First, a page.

When I was a girl I thought that by the time I reached 30 I would have amassed a vast amount of knowledge, but when I got there I discovered I didn’t know much about anything. And then I thought maybe it would happen by the time I was 45, but now I’ve come to realize that I just know what I know, and maybe that’s the crone stage: you’ve lived long enough to have had all of these experiences, and you possess a body of knowledge that you can pass along to someone who will learn and grow from it. The three stages of the evolution are maiden, mother, and crone. I think of my mother stage as my time in teaching. I mothered my students if only because there was little to no parental presence in their own homes, and they had so many needs that were not being met. You don’t have to give birth to a child to be a mother, and children adapt, they’re savvy and know who they can depend on. These kids were given to me and they were my responsibility, and they became my own in many senses.
My body is starting to change in peri-menopause. I have whacky periods that seem to never come, or when they do they’re like flash floods, and that’s been going on for nearly two years. I got my first period when I was 11 and was already ready for it to be over before I was even a teenager! Back in 1992 Depo-Provera became available in the United States; it was given as an injection every three months and was supposed to stop your period, among other things. My sister tried it and she had a period that lasted for three solid months, and her reaction alone was enough to end any consideration of that for me. My best experience was with the birth control pill. I went on it before I began using antidepressants and it helped because between my depression and my periods I was practically berserk, it leveled me out and my periods were not so horrible; four-day periods, hey life is good! But when I developed high blood pressure I needed to stop taking the birth control pill, though nobody told me the hormones from those would take up to a year to work out of my system, and my periods were all over the place. You’ve got to wonder what’s going on and why my physician never said anything to me about that, because I’d been on the pill for over a decade. I wish someone would have looked at me in the beginning and said when you start down this path if you decide you’re going to go off the pill it’s going to be a major process.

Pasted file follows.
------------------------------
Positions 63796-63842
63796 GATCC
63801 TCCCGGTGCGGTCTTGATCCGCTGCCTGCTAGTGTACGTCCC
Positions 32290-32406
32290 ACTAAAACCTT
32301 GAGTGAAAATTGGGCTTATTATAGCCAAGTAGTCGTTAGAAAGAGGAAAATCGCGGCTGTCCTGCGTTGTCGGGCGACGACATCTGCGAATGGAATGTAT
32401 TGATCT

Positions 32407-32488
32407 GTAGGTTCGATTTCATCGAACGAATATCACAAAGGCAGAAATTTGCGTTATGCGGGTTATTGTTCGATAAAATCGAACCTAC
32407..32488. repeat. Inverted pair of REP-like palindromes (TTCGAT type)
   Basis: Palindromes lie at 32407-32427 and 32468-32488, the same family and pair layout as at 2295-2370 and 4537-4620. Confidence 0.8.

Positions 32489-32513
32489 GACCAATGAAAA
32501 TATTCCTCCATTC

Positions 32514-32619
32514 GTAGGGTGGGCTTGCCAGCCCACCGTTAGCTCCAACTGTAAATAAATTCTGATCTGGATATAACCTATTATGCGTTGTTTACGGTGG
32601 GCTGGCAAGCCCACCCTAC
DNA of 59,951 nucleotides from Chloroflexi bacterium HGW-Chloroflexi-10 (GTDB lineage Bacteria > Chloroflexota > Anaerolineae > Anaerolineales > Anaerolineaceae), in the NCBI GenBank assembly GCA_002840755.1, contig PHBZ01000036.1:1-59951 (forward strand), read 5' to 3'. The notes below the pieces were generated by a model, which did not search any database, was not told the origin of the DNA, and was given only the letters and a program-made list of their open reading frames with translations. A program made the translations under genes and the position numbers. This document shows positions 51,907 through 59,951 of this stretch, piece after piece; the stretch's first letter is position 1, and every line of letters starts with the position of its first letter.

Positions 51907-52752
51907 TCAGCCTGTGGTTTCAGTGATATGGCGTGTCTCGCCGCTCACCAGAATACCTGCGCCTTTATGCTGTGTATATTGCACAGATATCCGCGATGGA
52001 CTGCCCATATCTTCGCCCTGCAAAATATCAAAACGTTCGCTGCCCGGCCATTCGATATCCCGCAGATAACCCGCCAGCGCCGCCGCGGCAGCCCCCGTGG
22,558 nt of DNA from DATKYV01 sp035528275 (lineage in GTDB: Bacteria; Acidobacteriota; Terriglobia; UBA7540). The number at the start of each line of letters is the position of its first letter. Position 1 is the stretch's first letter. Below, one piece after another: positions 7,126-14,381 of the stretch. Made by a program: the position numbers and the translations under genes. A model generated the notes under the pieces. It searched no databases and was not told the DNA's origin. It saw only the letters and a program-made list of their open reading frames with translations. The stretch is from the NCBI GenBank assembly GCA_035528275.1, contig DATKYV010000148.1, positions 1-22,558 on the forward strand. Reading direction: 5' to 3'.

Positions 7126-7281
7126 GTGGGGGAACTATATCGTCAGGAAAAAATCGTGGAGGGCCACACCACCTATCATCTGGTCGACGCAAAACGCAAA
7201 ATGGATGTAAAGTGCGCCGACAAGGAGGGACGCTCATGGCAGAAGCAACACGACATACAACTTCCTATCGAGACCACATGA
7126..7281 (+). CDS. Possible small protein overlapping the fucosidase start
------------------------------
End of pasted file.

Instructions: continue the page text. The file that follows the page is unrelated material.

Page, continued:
My mother had breast cancer two times. She had a double mastectomy, and after going through that she was forbidden from taking anything hormonal. And so I don’t plan to go on hormone replacement therapy, not that her breast cancer was family-related, because she had tuberculosis in the late 1950s for an entire year and was X-rayed constantly. If you consider how carcinogenic X-rays are for you in the first place imagine the damage happening back then with such strong doses and indiscriminate use. Nevertheless, I want to steer clear of hormones, I don’t see any reason to take the chance.
I think a great deal about the spiritual side of my expectation of becoming a crone, and I long to celebrate it. I’m also anticipating that my goddess is going to show up for this when I need her, and I’m sure she’ll be someone new. When I was teaching Saraswati showed up: she’s the Hindu goddess of teaching and learning and the arts, and there she was. I don’t know precisely where the crone aspect will come into being, but I’m certain it will because every time I’ve needed it someone pops up and leads that path, and what that spiritual being will bring to me is guidance, help and support. I adopted much of my approach to spirituality from my mother because she kind of shopped around in that regard. I remember her walking through the house one day looking for her car keys and invoking Saint Anthony by saying aloud alright Tony, let’s get to it; it was a typical thing for her to do, and it demonstrated to me that I didn’t need a lot of ceremonial structure, that spirit guides were always there and accessible. Guanyin was the first one I had, she’s my go-to because she’s the Mahayana Buddhist goddess of compassion, and compassion to me is preeminent. I believe the universe makes all this available and it comes to us when we need it. I don’t start a trip without invoking Guanyin, I don’t do anything, and every spring and autumn I open all my windows, air everything out, and smudge the house while calling on her to chase away all the negativity, and that helps me.